data breach fight, Clinton and Sanders face off at Democratic debate
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[December 19, 2015]
By John Whitesides
MANCHESTER, N.H. (Reuters) - U.S.
Democratic front-runner Hillary Clinton and rival Bernie Sanders square
off in a potentially combative debate on Saturday, one day after their
presidential campaigns erupted in a bitter feud over an improper breach
of Clinton voter files by a Sanders staffer.
The rising tension at the debate between two rivals who have
largely refrained from attacking each other comes at a crucial
moment for Sanders, who is trying to erase Clinton's lead in the
November 2016 Democratic White House race just six weeks before the
first nominating contest in Iowa.
On Friday, Sanders filed a lawsuit to force the Democratic National
Committee to restore access to his voter files, which the DNC had
blocked after the Sanders campaign improperly accessed files
generated by the Clinton campaign. The DNC and Sanders reached a
late-night deal restoring access for Sanders.
Sanders campaign manager Jeff Weaver accused the DNC of working to
protect Clinton, pointing to the party's limited debates at
low-viewership periods like Saturday nights as another example.
Clinton campaign manager Robby Mook accused the Sanders campaign of
stealing parts of its "strategic road map" for voter turnout in the
The moderators of the ABC News debate will no doubt try to get the
two candidates to renew that fight on the stage at the debate, where
Sanders already had signaled his intention to turn up the heat on
Clinton on foreign policy issues.
The debate is the party's first since the deadly Dec. 2 attacks in
San Bernardino, California, and Sanders also is eager to explore his
differences with the former secretary of state on issues like her
support for a no-fly zone in Syria and her 2011 advocacy for regime
change in Libya, his campaign said.
"She comes off as more hawkish on some of her foreign policy ideas,"
said Michael Briggs, a spokesman for Sanders. "He is going to point
out those differences very clearly."
Sanders could be running out of time to catch Clinton, who holds a
double-digit lead in national polls and a smaller polling edge in
Iowa, which kicks off the race on Feb. 1. She narrowly trails the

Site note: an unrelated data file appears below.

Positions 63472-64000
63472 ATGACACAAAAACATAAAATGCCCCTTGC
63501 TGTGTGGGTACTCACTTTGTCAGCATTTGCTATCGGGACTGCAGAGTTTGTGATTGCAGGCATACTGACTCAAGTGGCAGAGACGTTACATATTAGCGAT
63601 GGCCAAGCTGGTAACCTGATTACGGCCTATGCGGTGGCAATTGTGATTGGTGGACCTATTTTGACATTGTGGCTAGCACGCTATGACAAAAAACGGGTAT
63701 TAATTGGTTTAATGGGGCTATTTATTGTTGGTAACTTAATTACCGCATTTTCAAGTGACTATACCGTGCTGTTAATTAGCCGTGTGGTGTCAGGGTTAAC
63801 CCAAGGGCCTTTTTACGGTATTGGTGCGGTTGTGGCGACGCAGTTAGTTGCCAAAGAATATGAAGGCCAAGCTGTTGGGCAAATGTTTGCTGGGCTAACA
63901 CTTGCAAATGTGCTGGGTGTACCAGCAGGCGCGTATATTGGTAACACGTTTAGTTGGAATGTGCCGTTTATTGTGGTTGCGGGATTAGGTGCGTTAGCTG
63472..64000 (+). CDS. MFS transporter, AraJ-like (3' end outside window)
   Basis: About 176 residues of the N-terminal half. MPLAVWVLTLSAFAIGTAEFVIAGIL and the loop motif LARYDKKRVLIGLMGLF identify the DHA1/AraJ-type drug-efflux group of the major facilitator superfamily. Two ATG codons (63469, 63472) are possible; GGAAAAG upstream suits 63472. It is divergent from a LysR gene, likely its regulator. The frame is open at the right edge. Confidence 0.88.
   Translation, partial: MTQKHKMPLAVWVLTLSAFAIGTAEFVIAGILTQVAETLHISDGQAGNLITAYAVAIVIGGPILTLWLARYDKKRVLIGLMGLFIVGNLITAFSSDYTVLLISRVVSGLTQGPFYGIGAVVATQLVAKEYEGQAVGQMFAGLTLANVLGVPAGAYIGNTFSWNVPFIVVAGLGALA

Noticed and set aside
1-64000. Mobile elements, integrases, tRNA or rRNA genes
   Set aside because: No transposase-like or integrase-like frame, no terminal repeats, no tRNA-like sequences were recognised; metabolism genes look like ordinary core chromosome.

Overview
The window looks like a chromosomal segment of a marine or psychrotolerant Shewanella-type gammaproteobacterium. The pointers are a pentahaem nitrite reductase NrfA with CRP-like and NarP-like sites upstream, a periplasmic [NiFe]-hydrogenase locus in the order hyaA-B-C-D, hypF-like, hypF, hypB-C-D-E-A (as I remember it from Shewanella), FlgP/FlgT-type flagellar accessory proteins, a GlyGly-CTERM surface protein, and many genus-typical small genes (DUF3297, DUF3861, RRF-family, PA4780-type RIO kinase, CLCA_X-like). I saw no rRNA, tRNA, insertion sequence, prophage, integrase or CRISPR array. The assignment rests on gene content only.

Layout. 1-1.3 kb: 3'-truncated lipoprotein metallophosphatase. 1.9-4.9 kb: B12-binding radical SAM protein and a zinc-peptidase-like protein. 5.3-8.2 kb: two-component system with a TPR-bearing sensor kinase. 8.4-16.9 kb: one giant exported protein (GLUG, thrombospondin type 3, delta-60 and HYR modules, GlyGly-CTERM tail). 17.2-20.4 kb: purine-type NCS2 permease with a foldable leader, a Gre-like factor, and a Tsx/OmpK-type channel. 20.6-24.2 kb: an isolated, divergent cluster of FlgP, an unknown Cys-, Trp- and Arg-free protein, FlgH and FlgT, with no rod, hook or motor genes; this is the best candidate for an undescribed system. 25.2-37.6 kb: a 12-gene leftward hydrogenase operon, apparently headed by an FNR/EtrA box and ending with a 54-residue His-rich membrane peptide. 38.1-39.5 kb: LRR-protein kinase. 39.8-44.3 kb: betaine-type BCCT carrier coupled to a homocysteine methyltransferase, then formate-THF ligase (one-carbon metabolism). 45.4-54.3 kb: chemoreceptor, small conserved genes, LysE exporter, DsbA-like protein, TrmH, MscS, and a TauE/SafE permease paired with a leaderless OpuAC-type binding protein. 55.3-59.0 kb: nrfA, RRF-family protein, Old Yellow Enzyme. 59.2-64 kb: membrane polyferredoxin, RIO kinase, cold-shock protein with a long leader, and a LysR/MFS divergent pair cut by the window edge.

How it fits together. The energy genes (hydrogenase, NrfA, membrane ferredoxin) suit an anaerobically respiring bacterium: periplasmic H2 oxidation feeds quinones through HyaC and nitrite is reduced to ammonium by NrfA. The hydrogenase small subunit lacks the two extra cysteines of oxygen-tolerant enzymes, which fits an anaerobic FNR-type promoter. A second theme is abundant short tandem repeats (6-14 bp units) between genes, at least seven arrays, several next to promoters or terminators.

U.S. senator from Vermont in neighboring New Hampshire, the second
state to vote.
Sanders likely needs a win in both states to mount a serious
challenge to Clinton, who will be heavily favored in the next state
contests in Nevada, South Carolina and in a "Super Tuesday" round of
voting in 11 states on March 1.
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"The reality for Sanders is he's only got a couple more shots to
change the dynamic of the race," said Democratic strategist Chris
Kofinis. "The only choice he's got is to shake the race up."
Clinton, Sanders and former Maryland Governor Martin O'Malley, who
lags badly in polls, will participate in the debate in Manchester,
New Hampshire, which begins at 8 p.m. EST (0100 GMT Sunday) and will
be televised nationally by ABC News.
As an experienced front-runner, Clinton is unlikely to get drawn
into a fight, said Kathleen Sullivan, a former chairwoman of the New
Hampshire Democratic Party and a Clinton supporter.
"She'll be fine. She isn't going to focus on Bernie Sanders or
Martin O'Malley. She's just going to deliver her message and stay on
point," Sullivan said.
The television viewership is almost certain to be relatively small,
given its timing on the Saturday night before Christmas. Less than 9
million viewers watched last month's Democratic debate on a Saturday
night. The Republican debate earlier this week drew more than 18
(Editing by Lisa Shumaker; Editing by Michael Perry)
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